Review: 'A Ghost Story' sticks with viewers long after movie ends

By MICHAEL O'SULLIVAN Washington Post - Updated: July 26, 2017 at 2:40 pm • Published: July 26, 2017 0
photo - Rooney Mara in "A Ghost Story." 
CREDIT: Bret Curry-A24
Rooney Mara in "A Ghost Story." CREDIT: Bret Curry-A24

By the standards of the traditional ghost story, "A Ghost Story" isn't much of one. By the standards of the moody art-house meditation on love, loss, memory, forgetting, attachment, letting go and the nature of eternity, it's pretty darn great.

OK, maybe not great. But bold and strange in that indie way. Poetic without being pretentious and at times deadpan funny, this ballad of a lonely poltergeist is certainly not for everyone, but it is for some. Have I mentioned that it's shot in a squarish aspect ratio, with rounded corners, and bathed in the soft glow of nostalgia, like a Hipstamatic photo? Don't let that put you off.

Casey Affleck, playing a music composer identified only as C in press materials, is supposed to be dead for much of the film, hiding under what amounts to a white sheet - or something closer to a banquet tablecloth in size, given the way it trails him like a wedding gown - with two eye holes. After a bit of Terrence Malickian prologue, in which we're shown a collage of seemingly random, fragmentary snippets from C's life with his significant other, M (Rooney Mara), he dies, rather suddenly, in a car accident that manages to be mildly shocking and entirely expected, though it occurs off camera.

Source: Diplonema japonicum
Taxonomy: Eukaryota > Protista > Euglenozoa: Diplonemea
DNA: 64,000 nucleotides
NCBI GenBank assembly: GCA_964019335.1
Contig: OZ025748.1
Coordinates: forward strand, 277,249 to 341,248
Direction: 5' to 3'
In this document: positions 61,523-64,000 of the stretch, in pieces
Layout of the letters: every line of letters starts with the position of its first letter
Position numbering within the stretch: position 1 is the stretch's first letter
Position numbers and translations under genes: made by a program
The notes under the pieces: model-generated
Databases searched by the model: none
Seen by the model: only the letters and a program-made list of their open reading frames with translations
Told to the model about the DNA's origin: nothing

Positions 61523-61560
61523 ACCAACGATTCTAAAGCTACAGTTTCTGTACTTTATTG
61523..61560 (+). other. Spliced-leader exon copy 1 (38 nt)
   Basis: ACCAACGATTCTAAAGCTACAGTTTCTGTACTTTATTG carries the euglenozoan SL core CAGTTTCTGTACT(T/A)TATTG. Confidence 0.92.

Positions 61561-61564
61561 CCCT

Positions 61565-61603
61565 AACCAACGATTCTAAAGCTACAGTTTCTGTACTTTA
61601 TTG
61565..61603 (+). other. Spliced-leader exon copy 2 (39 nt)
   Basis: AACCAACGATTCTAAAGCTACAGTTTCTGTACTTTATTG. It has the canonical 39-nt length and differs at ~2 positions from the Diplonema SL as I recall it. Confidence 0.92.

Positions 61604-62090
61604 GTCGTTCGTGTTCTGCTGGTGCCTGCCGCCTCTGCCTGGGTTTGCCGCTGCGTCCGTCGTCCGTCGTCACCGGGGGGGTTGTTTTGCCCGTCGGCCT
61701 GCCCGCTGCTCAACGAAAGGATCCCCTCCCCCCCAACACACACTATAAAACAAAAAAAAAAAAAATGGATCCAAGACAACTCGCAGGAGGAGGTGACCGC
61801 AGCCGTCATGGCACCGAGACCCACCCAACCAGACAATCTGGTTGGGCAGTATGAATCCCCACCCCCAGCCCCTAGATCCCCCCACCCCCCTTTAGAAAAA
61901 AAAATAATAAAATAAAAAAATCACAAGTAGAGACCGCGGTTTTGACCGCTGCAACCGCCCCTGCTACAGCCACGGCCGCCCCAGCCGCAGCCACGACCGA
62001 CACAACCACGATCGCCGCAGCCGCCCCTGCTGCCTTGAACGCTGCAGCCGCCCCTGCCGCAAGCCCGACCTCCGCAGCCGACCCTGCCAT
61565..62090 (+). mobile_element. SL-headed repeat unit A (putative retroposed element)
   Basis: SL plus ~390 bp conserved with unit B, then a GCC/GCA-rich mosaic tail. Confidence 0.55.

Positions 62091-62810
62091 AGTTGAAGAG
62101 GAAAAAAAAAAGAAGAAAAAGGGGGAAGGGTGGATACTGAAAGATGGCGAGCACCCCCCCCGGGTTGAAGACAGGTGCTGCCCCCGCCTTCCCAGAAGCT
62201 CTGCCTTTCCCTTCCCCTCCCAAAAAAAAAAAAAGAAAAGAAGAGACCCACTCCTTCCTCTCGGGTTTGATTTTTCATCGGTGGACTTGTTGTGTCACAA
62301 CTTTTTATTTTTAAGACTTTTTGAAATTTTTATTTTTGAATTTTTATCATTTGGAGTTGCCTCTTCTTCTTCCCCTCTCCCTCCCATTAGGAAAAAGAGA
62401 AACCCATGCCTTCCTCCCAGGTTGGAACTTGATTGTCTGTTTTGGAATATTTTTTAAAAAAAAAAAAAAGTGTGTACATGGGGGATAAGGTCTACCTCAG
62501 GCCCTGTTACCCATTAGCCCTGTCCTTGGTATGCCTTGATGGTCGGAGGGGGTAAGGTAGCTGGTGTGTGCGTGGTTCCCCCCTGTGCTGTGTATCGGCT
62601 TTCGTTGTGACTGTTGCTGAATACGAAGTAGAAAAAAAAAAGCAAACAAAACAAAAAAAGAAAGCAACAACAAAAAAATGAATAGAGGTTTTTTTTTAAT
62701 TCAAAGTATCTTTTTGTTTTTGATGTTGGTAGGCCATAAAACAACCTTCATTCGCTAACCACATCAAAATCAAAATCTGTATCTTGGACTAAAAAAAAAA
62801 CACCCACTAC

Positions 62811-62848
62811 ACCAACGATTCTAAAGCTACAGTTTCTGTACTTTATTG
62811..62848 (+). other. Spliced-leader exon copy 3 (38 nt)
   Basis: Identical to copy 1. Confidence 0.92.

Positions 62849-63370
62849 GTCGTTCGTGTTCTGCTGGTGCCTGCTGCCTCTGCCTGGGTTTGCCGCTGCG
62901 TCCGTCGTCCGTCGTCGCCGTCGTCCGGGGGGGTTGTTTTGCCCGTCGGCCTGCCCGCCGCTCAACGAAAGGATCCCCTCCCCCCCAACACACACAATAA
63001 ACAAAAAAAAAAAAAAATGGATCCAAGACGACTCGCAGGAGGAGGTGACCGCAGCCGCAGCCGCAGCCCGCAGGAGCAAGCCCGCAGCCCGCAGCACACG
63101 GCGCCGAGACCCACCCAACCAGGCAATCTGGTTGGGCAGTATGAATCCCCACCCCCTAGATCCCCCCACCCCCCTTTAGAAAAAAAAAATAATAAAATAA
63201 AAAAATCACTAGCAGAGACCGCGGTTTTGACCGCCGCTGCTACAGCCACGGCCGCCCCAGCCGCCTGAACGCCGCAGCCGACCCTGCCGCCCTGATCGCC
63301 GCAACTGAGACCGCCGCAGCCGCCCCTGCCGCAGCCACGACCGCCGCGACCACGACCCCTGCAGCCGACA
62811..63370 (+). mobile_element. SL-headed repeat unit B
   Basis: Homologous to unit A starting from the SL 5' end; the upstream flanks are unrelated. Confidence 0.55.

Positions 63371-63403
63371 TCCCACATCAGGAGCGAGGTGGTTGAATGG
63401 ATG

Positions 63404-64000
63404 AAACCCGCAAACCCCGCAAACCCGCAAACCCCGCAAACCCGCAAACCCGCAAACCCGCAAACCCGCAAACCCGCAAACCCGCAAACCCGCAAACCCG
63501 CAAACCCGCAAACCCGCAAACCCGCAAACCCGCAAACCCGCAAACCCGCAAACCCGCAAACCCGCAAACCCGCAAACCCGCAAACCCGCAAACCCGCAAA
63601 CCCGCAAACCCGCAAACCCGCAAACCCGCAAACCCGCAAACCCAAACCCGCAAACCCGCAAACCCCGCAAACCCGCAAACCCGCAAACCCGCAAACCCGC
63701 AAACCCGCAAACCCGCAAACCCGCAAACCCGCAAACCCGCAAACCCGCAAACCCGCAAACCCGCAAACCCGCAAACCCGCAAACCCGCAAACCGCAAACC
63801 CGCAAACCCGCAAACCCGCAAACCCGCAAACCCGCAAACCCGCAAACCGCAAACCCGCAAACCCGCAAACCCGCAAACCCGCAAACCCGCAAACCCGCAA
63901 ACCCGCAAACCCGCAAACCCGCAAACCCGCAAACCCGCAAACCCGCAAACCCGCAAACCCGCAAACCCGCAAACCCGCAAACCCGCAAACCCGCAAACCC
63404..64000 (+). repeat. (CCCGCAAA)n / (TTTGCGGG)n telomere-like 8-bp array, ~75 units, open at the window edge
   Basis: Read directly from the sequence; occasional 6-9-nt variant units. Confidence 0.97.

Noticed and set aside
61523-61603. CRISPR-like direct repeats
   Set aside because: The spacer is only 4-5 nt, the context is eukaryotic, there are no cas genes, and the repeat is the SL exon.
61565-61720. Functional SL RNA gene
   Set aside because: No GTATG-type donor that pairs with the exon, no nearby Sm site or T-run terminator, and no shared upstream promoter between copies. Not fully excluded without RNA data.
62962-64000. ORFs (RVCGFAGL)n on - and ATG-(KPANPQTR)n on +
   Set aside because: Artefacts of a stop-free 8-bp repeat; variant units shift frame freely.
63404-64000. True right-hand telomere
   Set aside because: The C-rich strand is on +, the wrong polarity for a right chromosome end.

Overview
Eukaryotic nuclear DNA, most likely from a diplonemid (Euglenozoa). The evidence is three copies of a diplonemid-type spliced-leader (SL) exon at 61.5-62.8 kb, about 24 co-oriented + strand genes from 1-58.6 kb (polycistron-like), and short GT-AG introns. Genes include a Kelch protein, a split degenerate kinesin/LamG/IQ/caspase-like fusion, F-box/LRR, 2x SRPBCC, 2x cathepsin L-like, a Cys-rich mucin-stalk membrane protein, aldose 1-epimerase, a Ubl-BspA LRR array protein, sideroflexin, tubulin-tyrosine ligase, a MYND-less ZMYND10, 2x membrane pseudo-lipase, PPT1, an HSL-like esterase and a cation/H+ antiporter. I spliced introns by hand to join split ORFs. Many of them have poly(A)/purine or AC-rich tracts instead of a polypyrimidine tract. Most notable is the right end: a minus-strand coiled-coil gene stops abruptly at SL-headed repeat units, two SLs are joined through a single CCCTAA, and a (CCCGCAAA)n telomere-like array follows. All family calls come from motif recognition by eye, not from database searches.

From that moment on, in this fable written and directed by David Lowery of "Pete's Dragon" and "Ain't Them Bodies Saints," C haunts M with the persistence of a dog waiting for his absent mistress. Or, rather, he haunts the old house where they lived together.

He watches and watches as other, newer residents of the house come and go, even engaging in a little poltergeist activity to spice things up. Part of the time is spent silently communing with the female ghost next door, whom C spots through the window. They stare at each other - soul to soul - speaking through wry subtitles.

There is little spoken dialogue. Most words in the film occur during a house party, mutely witnessed by C's spirit, as a guest expounds on the impermanence of art.

Is that the point of the film? It's never clear. More important: Can a ghost "die" and come back to haunt itself? Lowery pushes the tropes of the haunted house film past the breaking point, creating something entirely original if not profoundly unsettling. But long after the closing credits, "A Ghost Story" manages to be stick with you.

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